Friday, August 6, 2010

Objective reality and quantum physics

Hey, for my first post I figured I'd share with you all an excerpt from a wonderful textbook I read about a year ago in a college course I took on philosophy of science. The professor, Dr. Michael Mussachia, wrote this textbook and was quite passionate about philosophy and cognitive science. It was my first exposure to a philosophy professor who had some significant experience in science --Dr. Mussachia worked as particle physicist if I'm not mistaken.

Anyways, the textbook is called "Science: Its Cognitive and Philosophical Foundations"

This section, entitled "12.2 Objective Reality", is section two of Chapter 12: "A naturalistic epistemology. Part 1". This small excerpt does not do the thoughts and ideas of the entire textbook justice (obviously), but it is an illuminating discussion on the popularization of quantum physics.

12. 2 Objective Reality – by Michael Mussachia

A fundamental metaphysical assumption underlying both every day cognition and science is that there is a knowable, objective reality outside our minds. It is objective because its characteristics are not determined, at least for the most part, by human perception, beliefs, and or desires. The big exception to this general rule is our own social world, there indeed the perceptions and beliefs of the observer, when they are expressed in some form of behavior, can influence the observed. Most of the physical things and processes of the world, however, have characteristics that are intrinsic in them rather than dependent upon human or animal cognition. The material composition of a stone, the voltage across an electrical circuit, and the orbital motion of the earth around the sun are not a function of human perception or belief, though some of these things may be influenced by human action.

While this scientific view is also the common sense view among non-scientists in their everyday lives, there are two counter tendencies within the broader culture: “quantum consciousness” New Age devotees who believe that much if not all of the physical world is shaped by our minds, and social constructivists, who claim that reality is in some sense a social construction.

New Age popularizations of quantum physics typically claim that physical reality is subjective because it is “determined by our perceptions.” New Age gurus proclaim that the quantum wave becomes a particle only when we perceive it to be so. To hear many quantum mystics describe it, you would think our minds interact with matter in some mysterious and even mystical way. A typical example is that of Deepak Chopra in his book Quantum Healing (Bantam 1989): “Every time we think, something material – the neuropeptide – springs out of nowhere. There is some hidden transformation that turns a thought into a molecule.” Such notions seriously misrepresent quantum physics and the nature of measurements in physical science.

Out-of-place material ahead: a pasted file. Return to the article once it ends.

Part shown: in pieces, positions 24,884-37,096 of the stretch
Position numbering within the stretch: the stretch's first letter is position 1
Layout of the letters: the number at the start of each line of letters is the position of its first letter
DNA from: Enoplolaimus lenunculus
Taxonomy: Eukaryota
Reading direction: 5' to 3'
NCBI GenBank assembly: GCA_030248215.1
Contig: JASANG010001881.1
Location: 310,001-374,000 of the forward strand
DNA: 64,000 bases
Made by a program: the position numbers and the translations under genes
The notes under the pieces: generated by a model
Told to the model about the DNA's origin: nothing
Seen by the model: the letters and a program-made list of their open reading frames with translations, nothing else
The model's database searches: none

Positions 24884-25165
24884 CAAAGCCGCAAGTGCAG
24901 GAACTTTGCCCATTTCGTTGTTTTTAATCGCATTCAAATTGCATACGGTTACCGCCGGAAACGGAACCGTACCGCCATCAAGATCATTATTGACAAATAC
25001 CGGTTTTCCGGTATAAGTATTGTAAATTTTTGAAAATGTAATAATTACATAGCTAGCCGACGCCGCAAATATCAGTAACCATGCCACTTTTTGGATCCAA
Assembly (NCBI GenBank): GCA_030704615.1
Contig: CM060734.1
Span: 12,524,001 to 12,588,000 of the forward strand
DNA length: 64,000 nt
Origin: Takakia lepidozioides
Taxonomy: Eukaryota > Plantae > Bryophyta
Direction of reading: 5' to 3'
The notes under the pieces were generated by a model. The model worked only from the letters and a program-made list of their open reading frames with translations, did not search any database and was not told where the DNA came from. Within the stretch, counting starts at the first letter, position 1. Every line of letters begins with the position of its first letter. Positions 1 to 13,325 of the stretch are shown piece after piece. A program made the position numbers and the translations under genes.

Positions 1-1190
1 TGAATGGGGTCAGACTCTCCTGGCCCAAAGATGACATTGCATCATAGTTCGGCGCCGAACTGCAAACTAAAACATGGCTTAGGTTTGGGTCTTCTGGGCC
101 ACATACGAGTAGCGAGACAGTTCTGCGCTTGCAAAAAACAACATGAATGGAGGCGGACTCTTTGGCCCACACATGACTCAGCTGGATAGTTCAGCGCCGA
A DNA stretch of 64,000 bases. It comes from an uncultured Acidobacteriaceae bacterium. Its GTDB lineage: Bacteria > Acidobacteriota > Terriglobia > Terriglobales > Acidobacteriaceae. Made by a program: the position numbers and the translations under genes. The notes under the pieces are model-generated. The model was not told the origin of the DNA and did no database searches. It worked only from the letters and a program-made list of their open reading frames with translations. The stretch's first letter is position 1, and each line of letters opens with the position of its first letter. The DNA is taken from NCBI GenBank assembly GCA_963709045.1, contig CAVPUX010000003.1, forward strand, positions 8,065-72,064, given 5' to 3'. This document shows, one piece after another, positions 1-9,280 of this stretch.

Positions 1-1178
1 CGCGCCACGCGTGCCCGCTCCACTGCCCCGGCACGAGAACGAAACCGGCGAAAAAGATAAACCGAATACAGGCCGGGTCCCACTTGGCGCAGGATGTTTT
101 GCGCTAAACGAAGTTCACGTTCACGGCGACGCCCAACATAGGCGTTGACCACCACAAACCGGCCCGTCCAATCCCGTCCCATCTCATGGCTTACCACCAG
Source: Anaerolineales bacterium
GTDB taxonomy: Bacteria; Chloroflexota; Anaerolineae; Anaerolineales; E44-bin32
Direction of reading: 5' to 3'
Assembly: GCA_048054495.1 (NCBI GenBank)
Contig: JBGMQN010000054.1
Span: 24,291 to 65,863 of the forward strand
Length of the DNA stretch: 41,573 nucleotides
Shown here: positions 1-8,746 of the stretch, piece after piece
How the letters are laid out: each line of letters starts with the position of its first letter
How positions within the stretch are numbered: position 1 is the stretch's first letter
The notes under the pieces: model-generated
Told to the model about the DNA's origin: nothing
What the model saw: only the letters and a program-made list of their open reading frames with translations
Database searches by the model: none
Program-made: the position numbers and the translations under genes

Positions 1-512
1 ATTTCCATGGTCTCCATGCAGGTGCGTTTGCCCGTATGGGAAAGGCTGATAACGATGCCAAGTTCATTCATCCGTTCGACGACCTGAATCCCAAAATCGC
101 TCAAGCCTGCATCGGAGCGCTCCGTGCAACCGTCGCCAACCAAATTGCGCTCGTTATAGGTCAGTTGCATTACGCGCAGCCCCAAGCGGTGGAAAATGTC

To observe and measure something at the micro-level requires a physical interaction with it or with something connected to it under conditions of “wave functions entanglement.” An electron is a very tiny thing, and its behavior is significantly perturbed by an interaction with just a single photon. We observe things with light, and even if we need only a few photons to observe the state of an electron, the act of observing it will change its state. This in turn usually has the effect of making the electron’s quantum state more deterministic. Thus the state of the particle is dependent upon our observations ONLY because observations are measurements, and measurements are causally significant interactions.

For instance, observations that result in particle-like behavior in quantum interference experiments require a physical interaction, usually with some kind of physical device located along one of the paths of the particle beams. The physical interaction along one of the paths makes the particle beam paths different, and as a result the particles no longer interfere like waves. The observation has physically altered the observed, but it has not created the observed.

There is another confusion common in New Age quantum mysticism, Observations are often taken as equivalent to consciousness and hence beliefs. As one New Age guru put it, “… what science is saying now, that reality is what we perceive it to be”, and “When the observer is in the lab looking at the subatomic particle and watching it change according to the consciousness of the observer, he’s creating a subatomic particle.” (Cited in Gordon, 1988, page 181-182.) Unfortunately, beliefs without actions can neither cause an electron to jump across a semiconductor junction nor put food in the stomach of a starving person. Electrons may be altered by the photons of our observations, but they couldn’t care less about our beliefs. If they did, we wouldn’t need to carry out laborious and difficult physical experiments; we could make do with just thought experiments.

The ability of our observations and measurements to influence the behavior of things is quite limited. Another way to put it is that quantum indeterminacy has its limits. We cannot make an electron do just anything by observing it. No observation will turn an electron into an anti-electron, or a proton, or neutrino, or a quark, or many other things because the transformations and quantum state shifts are restricted by a variety of physical laws. Similarly, even the holiest of gurus cannot turn an apple into an orange or a stone into a loaf of bread. For better or for worst, the world is largely objective in its characteristics, and if we want to bring about a change, we’ve got to do something more than just desire it, think it or talk about it.